Earn while you learn

The undergraduate internship experience

The School’s programs are carefully structured to balance classroom, studio and fieldwork experience to ease the transition to becoming a working journalist. All of our students serve one 13-week paid internship as part of their studies, in the summer or fall semester. This curricular innovation empowers our students to both ‘earn while they learn’ and ‘interview on the job’ with prospective employers. Many internships lead to job offers. In fact, many of our students are placed in a second 13-week paid internship as extra work experience. This provides experience in both print and broadcast, and the chance to travel more widely and work in varied newsrooms. This enhances their portfolios and references and increases the chance of job offers.

International internship

We are pleased to offer the Mary Lou Ogle International Internship, in partnership with the Bangkok Post, Thailand’s leading English language daily newspaper. Students spend 13 weeks reporting for the Post, covering a variety of topics according to their interests. Bangkok is a centre for major international news bureaus covering Southeast Asia, offering a chance to build networks that will last a lifetime. A perfect internship for students wishing to work internationally.

Eligibility: Students who graduated from a Saskatchewan high school and maintain a minimum GPA of 80 per cent during their first year of journalism studies.

Bridging to Masters internship

Bridging students also complete an internship as part of their preparation for Master of Journalism studies. This is an especially valuable opportunity for international students who wish to gain extra experience in a Canadian newsroom.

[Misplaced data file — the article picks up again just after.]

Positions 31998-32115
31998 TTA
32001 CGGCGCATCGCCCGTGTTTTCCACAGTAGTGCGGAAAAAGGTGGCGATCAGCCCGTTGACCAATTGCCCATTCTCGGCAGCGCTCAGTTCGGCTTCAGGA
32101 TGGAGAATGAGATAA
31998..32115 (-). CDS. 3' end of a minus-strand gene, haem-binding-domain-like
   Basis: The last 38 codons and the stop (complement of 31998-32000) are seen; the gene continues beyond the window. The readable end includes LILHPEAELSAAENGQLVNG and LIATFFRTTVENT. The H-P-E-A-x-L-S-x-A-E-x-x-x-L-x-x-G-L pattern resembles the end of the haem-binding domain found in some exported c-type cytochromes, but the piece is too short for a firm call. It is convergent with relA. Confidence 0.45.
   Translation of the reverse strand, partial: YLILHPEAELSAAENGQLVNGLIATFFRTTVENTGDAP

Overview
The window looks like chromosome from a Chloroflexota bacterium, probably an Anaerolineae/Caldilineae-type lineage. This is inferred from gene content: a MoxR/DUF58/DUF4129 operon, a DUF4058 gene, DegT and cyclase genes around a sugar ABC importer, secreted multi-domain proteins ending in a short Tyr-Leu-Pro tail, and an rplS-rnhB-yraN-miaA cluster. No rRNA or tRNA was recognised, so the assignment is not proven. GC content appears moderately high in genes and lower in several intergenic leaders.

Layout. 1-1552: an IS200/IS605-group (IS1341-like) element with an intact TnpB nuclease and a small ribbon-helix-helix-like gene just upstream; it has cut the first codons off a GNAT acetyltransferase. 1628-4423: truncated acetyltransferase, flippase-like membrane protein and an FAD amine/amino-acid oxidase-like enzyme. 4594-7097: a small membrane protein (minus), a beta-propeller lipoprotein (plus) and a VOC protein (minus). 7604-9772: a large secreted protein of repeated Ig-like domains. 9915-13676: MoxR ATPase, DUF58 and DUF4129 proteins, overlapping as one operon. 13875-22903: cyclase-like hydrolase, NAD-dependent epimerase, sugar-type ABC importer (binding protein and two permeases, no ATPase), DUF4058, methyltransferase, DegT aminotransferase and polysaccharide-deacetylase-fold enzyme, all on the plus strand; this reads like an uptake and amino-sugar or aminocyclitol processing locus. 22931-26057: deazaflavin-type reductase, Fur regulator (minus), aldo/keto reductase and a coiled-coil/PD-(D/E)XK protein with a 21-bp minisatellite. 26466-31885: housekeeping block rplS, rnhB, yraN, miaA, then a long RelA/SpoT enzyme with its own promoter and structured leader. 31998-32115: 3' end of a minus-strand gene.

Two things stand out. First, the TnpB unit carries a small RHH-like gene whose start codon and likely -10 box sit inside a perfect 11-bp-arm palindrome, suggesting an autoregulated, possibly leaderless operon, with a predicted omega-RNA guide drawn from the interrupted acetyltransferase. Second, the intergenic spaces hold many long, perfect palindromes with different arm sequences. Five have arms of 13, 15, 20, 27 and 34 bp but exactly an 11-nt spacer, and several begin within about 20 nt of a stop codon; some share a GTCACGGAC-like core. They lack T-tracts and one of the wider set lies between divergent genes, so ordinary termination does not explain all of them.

What do students do?

Student interns in journalism studies at the University of Regina must complete a minimum 13-week internship, researching and reporting under a newsroom site supervisor.  Interns are also assigned a faculty advisor for the work term.

When do the internships happen?

Following the completion of two terms of study in the School, students are assigned placements in one of two semesters: May-August or September-December.

How are students placed?

Students apply for internship with select newsrooms, interviews are arranged, and placement results are confirmed by the internship coordinator in consultation with the faculty.

What are the rules?

The School has final authority over the timing and assignment of student internships. University credit for the internship program is equivalent to five courses in journalism studies. The grading of pass/fail is assessed according to criteria established by the faculty. Faculty supervisors are responsible for checking in on students during each internship. Students accepting an internship placement enter into a contractual relationship that recognizes the mutual objectives of the School and its internship partners: to achieve the highest standards of journalism education and achievement.

Where do students go?

The School of Journalism works with a wide range of newsrooms and communications departments. Our partnerships represent local, regional and national commitments to the internship program. Our partners have included:

  • CBC (Regina, Saskatoon, Toronto)
  • CTV (Regina, Saskatoon, Yorkton, Prince Albert)
  • The Saskatoon StarPhoenix
  • The Regina Leader-Post
  • The Western Producer (Saskatoon)
  • CBC Newsworld (Calgary)
  • CBC TV Canada Now (Calgary)
  • The Winnipeg Free Press
  • Discovery Channel (Toronto)
  • The Edmonton Journal
  • Medicine Hat News
  • Moose Jaw Times-Herald
  • Prince Albert Daily Herald
  • Eagle Feather News
  • paNOW
  • Global News (Regina, Calgary, Edmonton)
  • CJME (Regina)
  • CKOM (Saskatoon)
  • Bangkok Post (Thailand)
  • Alberta Primetime (Edmonton)
  • Manitoba Co-operator (Winnipeg)

Why do an internship?

These partners and many others have benefited from the energy, enthusiasm and professionalism the School’s students. On the strengths of their performance, many interns have been offered jobs on graduation. Portfolios of published/broadcast work and references earned have also helped graduates with their job searches. Invariably this type of newsroom mentoring eases the transition from school to work, empowering graduates to hit the ground running. The internship program welcomes partners in all provinces, the territories and other countries.

How do I hire an intern?

If you are interested in providing a working environment for student interns, please contact internship coordinator, Layton Burton.

Creeson Agecoutay completed two internships, in print and broadcast. Today he is a video journalist for CTV Regina.

Adam Gamble undertook our international internship in Bangkok, Thailand, where he reported for the Bangkok Post.